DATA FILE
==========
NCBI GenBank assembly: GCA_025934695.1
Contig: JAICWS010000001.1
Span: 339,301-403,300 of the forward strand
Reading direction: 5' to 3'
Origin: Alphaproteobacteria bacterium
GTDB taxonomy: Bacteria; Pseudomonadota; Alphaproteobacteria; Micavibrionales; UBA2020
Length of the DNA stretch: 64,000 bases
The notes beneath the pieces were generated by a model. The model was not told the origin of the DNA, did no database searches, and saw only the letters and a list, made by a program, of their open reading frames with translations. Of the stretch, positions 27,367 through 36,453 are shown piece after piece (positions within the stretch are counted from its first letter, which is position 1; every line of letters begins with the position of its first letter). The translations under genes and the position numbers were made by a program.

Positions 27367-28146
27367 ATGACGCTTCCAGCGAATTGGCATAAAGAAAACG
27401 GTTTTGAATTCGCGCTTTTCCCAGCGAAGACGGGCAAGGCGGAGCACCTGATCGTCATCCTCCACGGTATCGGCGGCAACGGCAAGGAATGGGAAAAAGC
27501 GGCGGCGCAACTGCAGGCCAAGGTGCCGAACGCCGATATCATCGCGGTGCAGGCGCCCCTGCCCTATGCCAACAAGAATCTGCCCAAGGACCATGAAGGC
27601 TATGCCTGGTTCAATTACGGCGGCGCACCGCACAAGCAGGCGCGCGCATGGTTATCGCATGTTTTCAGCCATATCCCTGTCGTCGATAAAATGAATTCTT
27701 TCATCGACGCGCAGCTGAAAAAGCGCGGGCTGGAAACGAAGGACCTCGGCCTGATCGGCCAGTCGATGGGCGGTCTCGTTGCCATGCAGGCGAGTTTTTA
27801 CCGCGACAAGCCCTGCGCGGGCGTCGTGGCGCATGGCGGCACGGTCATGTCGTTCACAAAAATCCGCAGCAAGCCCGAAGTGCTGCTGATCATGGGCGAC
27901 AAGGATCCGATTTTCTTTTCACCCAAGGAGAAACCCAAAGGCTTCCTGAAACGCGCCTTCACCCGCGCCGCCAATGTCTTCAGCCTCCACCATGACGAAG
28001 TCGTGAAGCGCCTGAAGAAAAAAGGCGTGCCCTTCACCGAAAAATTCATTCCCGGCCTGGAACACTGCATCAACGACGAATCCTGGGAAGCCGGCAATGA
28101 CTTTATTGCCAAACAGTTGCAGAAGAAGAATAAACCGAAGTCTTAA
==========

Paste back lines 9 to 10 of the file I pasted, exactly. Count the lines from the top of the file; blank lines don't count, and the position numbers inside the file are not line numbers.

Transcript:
Positions 27367-28146
27367 ATGACGCTTCCAGCGAATTGGCATAAAGAAAACG